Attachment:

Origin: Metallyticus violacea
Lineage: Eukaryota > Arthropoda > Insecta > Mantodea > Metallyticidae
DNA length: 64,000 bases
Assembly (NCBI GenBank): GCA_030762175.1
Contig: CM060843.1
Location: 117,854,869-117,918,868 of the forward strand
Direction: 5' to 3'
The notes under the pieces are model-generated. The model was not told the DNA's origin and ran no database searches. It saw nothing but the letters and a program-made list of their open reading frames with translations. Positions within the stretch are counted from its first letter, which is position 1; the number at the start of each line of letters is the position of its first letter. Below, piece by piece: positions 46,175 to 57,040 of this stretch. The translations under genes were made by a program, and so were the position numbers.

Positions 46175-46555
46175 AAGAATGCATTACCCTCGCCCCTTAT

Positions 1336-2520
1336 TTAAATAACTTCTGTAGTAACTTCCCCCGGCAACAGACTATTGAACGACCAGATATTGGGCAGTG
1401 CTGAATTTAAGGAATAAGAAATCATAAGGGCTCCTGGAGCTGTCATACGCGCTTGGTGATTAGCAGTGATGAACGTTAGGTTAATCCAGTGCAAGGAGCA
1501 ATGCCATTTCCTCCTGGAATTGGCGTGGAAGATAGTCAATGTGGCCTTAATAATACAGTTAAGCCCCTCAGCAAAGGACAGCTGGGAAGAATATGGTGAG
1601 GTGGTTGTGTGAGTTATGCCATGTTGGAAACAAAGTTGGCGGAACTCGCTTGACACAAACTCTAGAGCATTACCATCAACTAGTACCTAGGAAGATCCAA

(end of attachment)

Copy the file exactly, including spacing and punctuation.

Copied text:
Origin: Metallyticus violacea
Lineage: Eukaryota > Arthropoda > Insecta > Mantodea > Metallyticidae
DNA length: 64,000 bases
Assembly (NCBI GenBank): GCA_030762175.1
Contig: CM060843.1
Location: 117,854,869-117,918,868 of the forward strand
Direction: 5' to 3'
The notes under the pieces are model-generated. The model was not told the DNA's origin and ran no database searches. It saw nothing but the letters and a program-made list of their open reading frames with translations. Positions within the stretch are counted from its first letter, which is position 1; the number at the start of each line of letters is the position of its first letter. Below, piece by piece: positions 46,175 to 57,040 of this stretch. The translations under genes were made by a program, and so were the position numbers.

Positions 46175-46555
46175 AAGAATGCATTACCCTCGCCCCTTAT

Positions 1336-2520
1336 TTAAATAACTTCTGTAGTAACTTCCCCCGGCAACAGACTATTGAACGACCAGATATTGGGCAGTG
1401 CTGAATTTAAGGAATAAGAAATCATAAGGGCTCCTGGAGCTGTCATACGCGCTTGGTGATTAGCAGTGATGAACGTTAGGTTAATCCAGTGCAAGGAGCA
1501 ATGCCATTTCCTCCTGGAATTGGCGTGGAAGATAGTCAATGTGGCCTTAATAATACAGTTAAGCCCCTCAGCAAAGGACAGCTGGGAAGAATATGGTGAG
1601 GTGGTTGTGTGAGTTATGCCATGTTGGAAACAAAGTTGGCGGAACTCGCTTGACACAAACTCTAGAGCATTACCATCAACTAGTACCTAGGAAGATCCAA